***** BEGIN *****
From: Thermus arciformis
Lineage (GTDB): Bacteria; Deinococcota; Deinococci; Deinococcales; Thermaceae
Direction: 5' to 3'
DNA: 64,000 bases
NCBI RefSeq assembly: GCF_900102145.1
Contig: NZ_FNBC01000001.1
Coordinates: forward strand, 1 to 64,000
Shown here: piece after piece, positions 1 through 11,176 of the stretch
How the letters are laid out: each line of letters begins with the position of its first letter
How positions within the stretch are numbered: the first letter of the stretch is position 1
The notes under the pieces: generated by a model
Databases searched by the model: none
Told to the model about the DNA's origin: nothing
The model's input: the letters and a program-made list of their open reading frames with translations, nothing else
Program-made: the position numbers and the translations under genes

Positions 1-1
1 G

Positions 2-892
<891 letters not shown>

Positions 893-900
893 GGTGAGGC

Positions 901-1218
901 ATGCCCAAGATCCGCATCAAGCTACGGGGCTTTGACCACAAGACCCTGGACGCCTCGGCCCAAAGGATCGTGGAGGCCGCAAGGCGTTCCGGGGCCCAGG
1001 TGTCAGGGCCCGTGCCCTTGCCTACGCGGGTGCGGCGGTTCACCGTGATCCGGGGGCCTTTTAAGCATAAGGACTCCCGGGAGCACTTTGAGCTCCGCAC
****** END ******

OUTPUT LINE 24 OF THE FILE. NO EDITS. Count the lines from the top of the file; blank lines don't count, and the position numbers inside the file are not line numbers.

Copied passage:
1001 TGTCAGGGCCCGTGCCCTTGCCTACGCGGGTGCGGCGGTTCACCGTGATCCGGGGGCCTTTTAAGCATAAGGACTCCCGGGAGCACTTTGAGCTCCGCAC